After a seeming eternity of waiting, the Army will officially field Sig Sauer’s P320 to soldiers downrange in November, the branch announced on July 21, a proclamation that signals the end of the turbulent six-year-long Modular Handgun System program.
As previously announced in May , soldiers with the 101st Airborne Division at Fort Campbell, Kentucky, will receive the branch’s first 2,000 Sig Sauer P320 sidearms as the XM17, replacing the fraught Beretta M9 pistol adopted in the 1980s. It will take 10 months for the Army to distribute the handgun across all units, from November 2017 until September 2018.
According to Soldier Weapons Product Manager Lt. Col. Steven Power, trials of the new Sig resulted in “overwhelmingly positive feedback” regarding the XM17’s suitability as an M9 replacement. “That’s an uncommonly positive thing,” Power said in an Army release. “Typically even in our own households, when you’re buying a new car, there’s things that people like about the old car better than the new one.”
Although the Modular Handgun System program ran two year years shorter than the Joint Service Small Arms Program the Department of Defense initiated in 1977 to replace the Smith & Wesson Combat Masterpiece (M15) with the Beretta M9, the search for a new Army sidearm has seen its share of controversy in recent months stemming from Sig Sauer and Glock competition for the branch’s 10-year, $580 million contract.
Shortly after the Army announced its selection of the P320 for the service branch’s sidearm in February, Glock lodged a protest claiming not only that Army Material Command “improperly failed to complete reliability testing on Sig Sauer’s compact handgun” due to a truncated testing timeline, but that the branch’s “evaluations under the price, license rights, manual safety, and penetration factors and subfactors were flawed.”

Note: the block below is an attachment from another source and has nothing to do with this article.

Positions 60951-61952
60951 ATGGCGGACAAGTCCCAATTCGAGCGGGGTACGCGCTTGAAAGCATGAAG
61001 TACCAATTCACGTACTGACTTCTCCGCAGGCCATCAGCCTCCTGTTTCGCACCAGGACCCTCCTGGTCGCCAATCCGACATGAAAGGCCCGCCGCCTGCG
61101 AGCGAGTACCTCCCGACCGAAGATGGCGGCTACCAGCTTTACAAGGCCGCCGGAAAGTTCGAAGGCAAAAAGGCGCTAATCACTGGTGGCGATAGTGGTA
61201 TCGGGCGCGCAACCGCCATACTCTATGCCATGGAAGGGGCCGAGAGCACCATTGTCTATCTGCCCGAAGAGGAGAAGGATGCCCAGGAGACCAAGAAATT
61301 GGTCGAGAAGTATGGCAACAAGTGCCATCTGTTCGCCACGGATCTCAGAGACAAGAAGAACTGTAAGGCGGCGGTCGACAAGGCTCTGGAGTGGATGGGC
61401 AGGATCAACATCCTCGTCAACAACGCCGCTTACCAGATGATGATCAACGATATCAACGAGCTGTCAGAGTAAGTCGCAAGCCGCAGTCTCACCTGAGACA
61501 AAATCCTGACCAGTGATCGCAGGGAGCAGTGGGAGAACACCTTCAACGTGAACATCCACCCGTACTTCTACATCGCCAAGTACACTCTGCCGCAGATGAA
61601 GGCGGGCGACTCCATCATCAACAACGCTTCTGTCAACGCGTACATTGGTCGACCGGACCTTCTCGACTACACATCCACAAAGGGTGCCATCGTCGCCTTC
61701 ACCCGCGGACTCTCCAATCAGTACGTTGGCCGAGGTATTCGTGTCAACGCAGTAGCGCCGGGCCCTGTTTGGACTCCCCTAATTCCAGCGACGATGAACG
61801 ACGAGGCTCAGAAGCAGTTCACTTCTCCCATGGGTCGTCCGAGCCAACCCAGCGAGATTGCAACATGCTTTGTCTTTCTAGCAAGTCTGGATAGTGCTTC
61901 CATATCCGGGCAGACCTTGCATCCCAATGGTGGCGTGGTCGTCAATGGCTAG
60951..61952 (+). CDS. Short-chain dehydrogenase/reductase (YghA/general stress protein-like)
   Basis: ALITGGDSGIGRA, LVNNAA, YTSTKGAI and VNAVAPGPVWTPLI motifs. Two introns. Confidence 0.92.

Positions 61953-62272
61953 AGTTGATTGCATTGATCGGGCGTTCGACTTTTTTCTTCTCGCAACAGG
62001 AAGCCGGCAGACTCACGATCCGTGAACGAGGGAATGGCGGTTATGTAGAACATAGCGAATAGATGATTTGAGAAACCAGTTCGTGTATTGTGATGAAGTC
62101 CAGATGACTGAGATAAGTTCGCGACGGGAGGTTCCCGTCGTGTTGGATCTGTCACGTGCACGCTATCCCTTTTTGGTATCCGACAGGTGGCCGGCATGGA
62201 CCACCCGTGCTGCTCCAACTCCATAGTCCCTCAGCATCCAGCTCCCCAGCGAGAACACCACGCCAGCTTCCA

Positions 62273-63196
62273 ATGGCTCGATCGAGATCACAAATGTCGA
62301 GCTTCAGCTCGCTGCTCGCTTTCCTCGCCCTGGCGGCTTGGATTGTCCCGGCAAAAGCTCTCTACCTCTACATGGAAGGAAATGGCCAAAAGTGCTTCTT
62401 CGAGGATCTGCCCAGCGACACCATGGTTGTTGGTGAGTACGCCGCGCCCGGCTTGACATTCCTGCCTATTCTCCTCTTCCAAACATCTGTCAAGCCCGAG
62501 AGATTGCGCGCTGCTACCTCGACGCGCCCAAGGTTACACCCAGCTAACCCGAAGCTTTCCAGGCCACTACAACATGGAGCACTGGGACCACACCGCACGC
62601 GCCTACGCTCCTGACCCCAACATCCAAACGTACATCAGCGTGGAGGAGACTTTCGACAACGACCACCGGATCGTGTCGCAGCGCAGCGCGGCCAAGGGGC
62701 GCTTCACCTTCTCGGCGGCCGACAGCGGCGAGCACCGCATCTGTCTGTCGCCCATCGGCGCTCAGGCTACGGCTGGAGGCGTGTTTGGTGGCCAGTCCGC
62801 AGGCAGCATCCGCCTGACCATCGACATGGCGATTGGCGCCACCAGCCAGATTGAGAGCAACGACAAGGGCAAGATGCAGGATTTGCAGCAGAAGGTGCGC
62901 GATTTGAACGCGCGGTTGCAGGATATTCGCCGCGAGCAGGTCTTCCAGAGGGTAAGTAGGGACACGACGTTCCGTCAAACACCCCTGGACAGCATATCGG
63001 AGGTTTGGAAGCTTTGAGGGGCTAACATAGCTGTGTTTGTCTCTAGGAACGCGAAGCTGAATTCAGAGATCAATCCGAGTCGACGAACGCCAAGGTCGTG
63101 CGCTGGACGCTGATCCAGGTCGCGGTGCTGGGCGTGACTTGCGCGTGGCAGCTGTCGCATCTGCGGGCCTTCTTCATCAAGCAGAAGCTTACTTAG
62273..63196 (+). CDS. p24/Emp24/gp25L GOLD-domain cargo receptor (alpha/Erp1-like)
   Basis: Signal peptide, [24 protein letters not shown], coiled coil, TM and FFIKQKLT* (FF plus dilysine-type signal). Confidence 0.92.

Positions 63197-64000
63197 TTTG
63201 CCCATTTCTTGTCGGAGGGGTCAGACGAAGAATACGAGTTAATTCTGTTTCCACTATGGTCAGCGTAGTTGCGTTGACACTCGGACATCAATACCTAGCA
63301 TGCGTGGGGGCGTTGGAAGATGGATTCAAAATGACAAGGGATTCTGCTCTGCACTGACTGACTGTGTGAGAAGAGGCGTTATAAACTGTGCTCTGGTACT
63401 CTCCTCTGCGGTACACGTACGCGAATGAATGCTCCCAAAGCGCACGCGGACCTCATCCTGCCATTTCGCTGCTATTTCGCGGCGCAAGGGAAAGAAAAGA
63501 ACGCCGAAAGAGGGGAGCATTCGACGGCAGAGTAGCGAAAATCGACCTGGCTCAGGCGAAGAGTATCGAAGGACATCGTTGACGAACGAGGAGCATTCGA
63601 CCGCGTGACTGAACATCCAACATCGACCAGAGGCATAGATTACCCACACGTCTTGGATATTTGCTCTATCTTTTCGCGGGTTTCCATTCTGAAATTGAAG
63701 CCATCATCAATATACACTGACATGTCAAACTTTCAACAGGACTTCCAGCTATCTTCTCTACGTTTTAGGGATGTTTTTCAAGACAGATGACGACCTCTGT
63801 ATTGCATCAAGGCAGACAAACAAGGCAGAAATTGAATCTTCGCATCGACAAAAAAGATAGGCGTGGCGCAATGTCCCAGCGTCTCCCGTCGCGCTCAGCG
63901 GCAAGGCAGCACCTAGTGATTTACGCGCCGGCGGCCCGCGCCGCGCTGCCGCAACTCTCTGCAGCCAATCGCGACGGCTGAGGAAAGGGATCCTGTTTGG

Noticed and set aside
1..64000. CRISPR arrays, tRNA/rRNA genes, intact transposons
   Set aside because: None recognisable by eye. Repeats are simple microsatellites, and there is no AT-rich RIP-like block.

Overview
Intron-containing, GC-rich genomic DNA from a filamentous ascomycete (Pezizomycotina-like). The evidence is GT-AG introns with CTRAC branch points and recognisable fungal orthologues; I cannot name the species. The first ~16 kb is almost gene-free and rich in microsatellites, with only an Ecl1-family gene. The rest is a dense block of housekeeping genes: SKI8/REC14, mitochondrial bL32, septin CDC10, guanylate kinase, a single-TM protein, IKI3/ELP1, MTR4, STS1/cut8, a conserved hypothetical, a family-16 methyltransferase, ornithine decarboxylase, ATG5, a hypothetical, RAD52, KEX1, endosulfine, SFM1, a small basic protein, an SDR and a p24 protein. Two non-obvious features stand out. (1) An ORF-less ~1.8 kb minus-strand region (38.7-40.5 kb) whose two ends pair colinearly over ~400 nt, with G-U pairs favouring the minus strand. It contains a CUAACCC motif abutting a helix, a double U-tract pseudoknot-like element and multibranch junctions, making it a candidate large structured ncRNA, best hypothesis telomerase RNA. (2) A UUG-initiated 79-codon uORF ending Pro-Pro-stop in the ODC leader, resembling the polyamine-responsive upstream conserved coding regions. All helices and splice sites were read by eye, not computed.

In June, the Government Accountability Office finally denied Glock’s protest, determining that while “the agency’s evaluation contained some errors” — namely branch’s $1.6 million ammo license miscalculation — those mistakes “they did not result in prejudice to the protester.”
Glock is obviously not happy about the decision. Shortly after the GAO report dropped, the Georgia-based company released photos of the mm Glock 19 and .40 caliber Glock 23 pistols submitted as part of the MHS competition — a taste of what the branch is missing.
One week later, Glock challenged the Army to complete its Modular Handgun System tests before finally settling on Sig Sauer, claiming that the choice of the P320 was “driven by cost savings, not performance,” as Military.com reported at the time.
“This is not about Glock. This is not about Sig. And it’s not about the U.S. Army,” Glock, Inc. Vice President Josh Dorsey said in a statement. “It’s about those that are on the ground, in harm’s way.” (The Army flatly denied Glock’s request).
With the 101st Airborne set to see its new sidearms in November, it appears Sig Sauer’s struggle with Glock over the distinguished title of favored military sidearm is at an end. And that’s not just good news for the Army. It also means those 195,000 additional M17s reportedly desired by the Air Force, Navy, and Marine Corps may end up in American holsters sooner than expected.
Jared Keller is a senior editor at Task & Purpose and contributing editor at Pacific Standard. Follow Jared Keller on Twitter @JaredBKeller.
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